“Grade 2 are moderate sprains where the actual ligament is disrupted, but not completely disrupted,” Uquillas said via the AJC. “For the MCL, it’s one of those ligaments that heals reliably on its own. Usually, it does not require surgery.”
D Led did include a timeline if Pitts did suffer a Grade 3 sprain, so take his report with a grain of salt. No official word has been put out by the team, who generally plays these sorts of situations close to the vest. The Falcons are hopeful it’s just a Grade 2 sprain because a Grade 3 sprain could require surgery, per Dr. Uquillas, which could keep him out as many as seven weeks, likely shutting him down for the season.
“Grade 3 tears are complete tears, meaning the connection is disrupted completely,” Uquillas said via AJC. “That can either happen closer to the femur or in the attachment to the thigh bone or lower down on the shin. They both heal a little bit differently.”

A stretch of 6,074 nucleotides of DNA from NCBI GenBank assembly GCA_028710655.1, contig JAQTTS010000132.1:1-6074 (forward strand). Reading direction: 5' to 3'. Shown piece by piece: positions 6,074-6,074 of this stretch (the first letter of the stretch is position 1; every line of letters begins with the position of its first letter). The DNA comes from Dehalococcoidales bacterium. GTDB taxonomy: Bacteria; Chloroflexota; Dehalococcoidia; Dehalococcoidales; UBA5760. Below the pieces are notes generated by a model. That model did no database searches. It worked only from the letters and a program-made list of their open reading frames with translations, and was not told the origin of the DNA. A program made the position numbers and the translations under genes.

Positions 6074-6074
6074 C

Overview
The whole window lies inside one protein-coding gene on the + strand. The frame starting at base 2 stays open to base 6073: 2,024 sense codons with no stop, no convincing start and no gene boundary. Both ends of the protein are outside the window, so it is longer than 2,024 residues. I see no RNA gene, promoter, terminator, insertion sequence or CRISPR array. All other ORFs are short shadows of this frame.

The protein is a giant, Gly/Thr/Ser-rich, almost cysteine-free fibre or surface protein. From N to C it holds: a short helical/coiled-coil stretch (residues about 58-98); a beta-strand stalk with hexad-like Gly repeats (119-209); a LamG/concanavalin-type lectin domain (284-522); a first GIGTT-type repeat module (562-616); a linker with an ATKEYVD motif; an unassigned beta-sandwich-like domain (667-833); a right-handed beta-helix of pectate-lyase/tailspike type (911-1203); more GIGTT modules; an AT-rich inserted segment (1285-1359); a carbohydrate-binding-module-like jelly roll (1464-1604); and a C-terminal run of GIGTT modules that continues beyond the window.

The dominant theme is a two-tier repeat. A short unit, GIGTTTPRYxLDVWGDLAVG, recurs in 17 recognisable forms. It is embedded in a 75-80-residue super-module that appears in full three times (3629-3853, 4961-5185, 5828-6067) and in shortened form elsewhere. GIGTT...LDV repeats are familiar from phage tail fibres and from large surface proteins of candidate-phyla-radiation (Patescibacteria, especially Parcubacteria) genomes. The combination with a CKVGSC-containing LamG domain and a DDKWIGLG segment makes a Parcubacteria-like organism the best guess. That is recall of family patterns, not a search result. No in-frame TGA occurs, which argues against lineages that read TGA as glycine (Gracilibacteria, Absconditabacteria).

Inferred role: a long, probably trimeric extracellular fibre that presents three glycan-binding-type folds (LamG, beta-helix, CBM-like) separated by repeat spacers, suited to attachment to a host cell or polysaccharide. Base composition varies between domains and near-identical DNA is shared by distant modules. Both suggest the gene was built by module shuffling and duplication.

“Sometimes for a professional athlete, they’ll do a surgery to help it heal more reliably without any looseness,” Uquillas continued via AJC. “Most of the time we brace them, rehab them, and they will heal on their own. Some of them can (have) surgery.”
Hopefully, the Falcons and Kyle Pitts avoided disaster, but honestly, the only priority of both parties should be to get the former No. 4 overall pick back to where he was before the injury, even if that means shutting him down for the season.